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I've read about differential forms in the Princeton Companion to Mathematics by Gower and in baby Rudin and I'm having trouble reconciling the two expositions.

Rudin says a k-form in $E$ ($\subset R^n$) is a function $\omega$, symbolically represented by the sum $$\omega = \sum{a_{i_1 \cdots i_k}(x) dx_{i_1}\wedge \cdots \wedge dx_{i_k}}$$

(where the indices $i_1, \ldots, i_k$ range independently from 1 to n), which assigns to each k-surface $\phi$ in $E$ a number $\omega(\phi) = \int_{\phi}{\omega}$ according to the rule $$\int_{\phi}{\omega}= \int_{D}{\sum{a_{i_1 \dots i_k}(\phi(u)) \frac{\partial (x_{i_1}, \ldots, x_{i_k})}{\partial (u_1, \ldots, u_k)} du}},$$

where $D$ is the (compact) domain of $\phi$ (for instance the k-cell $[0,1]^k$) and $\frac{\partial (x_{i_1}, \ldots, x_{i_k})}{\partial (u_1, \ldots, u_k)}$ is the Jacobian.

Meanwhile the article by Tao in the Princeton Companion on differential forms gave me the following understanding: a k-form continuously assigns to each point in $R^n$ a (linear) functional which takes in an infinitesimal k-dimensional parallelepiped with dimensions $\Delta x_1 \wedge \cdots \wedge \Delta x_k $ and returns a scalar. Thus if we evaluate a k-form $\omega$ at some point $x$ we get the linear functional $$\omega_x : \wedge^k (R^n) \rightarrow R.$$ So if $\omega$ is a 0-form then $\omega_x$ sends scalars to scalars, if its a 1-form then it sends (infinitesimal) vectors to scalars, if its a 2-form it sends (infinitesimal) parallelograms to scalars, etc. Finally to integrate a k-form against a k-surface we split up the k-surface into infinitesimal k-parallelepipeds, evaluate the k-form at each base point, plug in the associated k-parallelepiped into the resulting functional, and sum across the entire k-surface. And this process is precisely what Rudin's integral $\int_{\phi}{\omega}$ does.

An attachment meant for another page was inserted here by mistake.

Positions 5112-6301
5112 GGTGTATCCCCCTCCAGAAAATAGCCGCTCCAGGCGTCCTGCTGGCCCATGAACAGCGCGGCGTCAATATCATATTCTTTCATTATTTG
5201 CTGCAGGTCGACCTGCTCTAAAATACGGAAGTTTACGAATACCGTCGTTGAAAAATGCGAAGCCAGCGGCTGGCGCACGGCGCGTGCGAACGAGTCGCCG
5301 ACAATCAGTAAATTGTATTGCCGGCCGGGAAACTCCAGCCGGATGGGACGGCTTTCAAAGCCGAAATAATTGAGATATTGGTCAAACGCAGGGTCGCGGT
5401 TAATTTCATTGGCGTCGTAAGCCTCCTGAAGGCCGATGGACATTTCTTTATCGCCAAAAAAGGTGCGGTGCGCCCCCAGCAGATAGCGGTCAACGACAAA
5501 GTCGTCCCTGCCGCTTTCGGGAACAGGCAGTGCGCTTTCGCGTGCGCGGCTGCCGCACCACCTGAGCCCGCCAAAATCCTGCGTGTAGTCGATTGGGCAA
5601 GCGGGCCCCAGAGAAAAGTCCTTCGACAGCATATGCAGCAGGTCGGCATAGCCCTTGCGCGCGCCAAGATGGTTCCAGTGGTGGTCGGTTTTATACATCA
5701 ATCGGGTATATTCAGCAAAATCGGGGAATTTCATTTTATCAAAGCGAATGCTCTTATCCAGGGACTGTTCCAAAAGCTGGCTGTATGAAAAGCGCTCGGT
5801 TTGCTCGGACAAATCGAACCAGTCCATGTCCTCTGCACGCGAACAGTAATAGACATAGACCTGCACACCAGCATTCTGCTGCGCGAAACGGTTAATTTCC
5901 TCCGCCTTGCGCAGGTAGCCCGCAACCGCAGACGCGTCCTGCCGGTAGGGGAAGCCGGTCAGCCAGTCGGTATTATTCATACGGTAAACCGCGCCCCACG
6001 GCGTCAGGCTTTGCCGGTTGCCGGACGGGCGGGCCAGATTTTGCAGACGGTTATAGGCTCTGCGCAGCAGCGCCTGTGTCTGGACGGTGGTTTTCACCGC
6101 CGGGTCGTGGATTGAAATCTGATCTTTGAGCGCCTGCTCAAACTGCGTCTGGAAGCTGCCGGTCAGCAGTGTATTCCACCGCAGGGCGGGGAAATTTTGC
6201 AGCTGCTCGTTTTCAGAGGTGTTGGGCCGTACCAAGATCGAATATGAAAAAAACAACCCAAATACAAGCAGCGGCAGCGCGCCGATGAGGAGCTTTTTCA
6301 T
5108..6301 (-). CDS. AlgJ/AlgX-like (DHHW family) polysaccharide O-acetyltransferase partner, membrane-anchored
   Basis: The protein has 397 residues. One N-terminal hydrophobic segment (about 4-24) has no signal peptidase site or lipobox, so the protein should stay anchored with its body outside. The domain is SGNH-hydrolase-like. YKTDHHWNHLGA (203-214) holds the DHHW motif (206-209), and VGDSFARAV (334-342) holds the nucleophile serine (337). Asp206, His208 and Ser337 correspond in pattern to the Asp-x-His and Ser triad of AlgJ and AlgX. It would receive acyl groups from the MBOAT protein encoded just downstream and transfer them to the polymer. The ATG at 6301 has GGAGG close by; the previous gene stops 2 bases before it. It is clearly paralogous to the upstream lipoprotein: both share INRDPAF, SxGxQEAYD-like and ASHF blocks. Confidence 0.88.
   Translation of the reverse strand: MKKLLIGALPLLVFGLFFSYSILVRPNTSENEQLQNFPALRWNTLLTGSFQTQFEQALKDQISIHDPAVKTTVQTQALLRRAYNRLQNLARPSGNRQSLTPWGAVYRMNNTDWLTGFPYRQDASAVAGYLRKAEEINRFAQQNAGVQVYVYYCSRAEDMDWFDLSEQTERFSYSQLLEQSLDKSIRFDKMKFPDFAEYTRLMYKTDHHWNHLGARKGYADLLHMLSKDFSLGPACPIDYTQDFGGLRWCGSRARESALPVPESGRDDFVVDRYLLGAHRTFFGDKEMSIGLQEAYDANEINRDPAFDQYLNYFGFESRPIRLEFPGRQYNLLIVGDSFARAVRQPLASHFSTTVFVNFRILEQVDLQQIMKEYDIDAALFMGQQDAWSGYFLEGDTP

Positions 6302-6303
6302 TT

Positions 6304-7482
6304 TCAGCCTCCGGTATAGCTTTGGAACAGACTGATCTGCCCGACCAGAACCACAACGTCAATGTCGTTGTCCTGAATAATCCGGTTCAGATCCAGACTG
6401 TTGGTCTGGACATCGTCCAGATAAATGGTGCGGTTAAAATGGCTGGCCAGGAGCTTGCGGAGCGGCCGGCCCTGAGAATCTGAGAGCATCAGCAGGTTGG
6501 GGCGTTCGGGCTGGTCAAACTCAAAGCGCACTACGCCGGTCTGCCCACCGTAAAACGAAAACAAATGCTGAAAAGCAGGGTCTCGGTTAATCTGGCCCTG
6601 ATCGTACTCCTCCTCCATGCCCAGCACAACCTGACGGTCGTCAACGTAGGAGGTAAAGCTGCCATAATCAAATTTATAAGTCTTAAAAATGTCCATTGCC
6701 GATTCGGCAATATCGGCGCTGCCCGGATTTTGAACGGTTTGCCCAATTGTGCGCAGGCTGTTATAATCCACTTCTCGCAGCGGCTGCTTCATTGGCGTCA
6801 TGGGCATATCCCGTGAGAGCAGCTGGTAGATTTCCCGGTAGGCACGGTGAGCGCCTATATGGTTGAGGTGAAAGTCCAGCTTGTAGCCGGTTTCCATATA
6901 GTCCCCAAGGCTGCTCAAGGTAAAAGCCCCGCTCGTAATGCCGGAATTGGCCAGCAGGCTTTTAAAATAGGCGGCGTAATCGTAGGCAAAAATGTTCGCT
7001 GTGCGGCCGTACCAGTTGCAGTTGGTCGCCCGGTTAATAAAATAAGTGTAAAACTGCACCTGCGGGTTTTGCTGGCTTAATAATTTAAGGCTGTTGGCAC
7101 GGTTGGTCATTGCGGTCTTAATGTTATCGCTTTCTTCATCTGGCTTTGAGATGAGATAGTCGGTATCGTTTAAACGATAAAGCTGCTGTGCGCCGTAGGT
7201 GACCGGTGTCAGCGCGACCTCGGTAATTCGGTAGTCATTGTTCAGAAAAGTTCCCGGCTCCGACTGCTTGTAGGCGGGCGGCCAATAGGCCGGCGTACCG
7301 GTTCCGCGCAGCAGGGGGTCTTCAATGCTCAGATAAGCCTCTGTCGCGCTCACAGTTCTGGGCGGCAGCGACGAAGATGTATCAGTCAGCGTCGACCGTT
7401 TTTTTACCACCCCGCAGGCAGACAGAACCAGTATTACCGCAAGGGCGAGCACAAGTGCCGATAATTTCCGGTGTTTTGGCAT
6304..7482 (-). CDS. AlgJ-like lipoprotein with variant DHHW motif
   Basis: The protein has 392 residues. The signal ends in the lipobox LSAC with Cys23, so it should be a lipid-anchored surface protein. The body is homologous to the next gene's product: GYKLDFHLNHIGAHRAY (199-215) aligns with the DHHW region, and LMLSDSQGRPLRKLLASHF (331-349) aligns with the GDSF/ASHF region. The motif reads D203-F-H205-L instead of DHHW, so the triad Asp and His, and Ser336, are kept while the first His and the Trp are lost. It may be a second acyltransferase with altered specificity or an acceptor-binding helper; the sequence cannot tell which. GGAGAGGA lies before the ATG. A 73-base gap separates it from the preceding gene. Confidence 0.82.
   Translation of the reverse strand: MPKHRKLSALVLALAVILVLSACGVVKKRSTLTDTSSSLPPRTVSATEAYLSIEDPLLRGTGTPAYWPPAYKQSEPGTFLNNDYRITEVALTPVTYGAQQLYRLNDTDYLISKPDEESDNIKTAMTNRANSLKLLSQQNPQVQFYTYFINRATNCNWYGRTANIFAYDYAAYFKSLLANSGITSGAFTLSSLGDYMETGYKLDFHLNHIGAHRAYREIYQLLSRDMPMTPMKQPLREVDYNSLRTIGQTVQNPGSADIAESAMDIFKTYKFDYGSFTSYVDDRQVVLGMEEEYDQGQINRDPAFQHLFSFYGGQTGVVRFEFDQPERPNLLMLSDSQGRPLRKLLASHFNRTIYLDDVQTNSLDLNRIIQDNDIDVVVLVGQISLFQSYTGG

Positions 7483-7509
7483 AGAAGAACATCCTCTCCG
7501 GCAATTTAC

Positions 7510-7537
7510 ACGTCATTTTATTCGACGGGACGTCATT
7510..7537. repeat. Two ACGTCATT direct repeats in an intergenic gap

Please let me know if my understanding is correct. I would greatly appreciate any suggestions about how to better understand differential forms.

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    $\begingroup$ Rudin defines forms in a rather odd way to avoid huge prerequisites (differential manifolds, tangent bundles, tensors). It's a tour de force but a lot of math students will eventually acquire the prerequisites and see forms in a somewhat different light, closer to your description of Tao's treatment (which I'm unfamiliar with). Caveat: the "infinitesimals" you speak of are unknown to me. For a more standard treatment of differential forms there is Lee's Smooth Manifolds, for example. $\endgroup$ – ForgotALot Dec 23 '15 at 6:51

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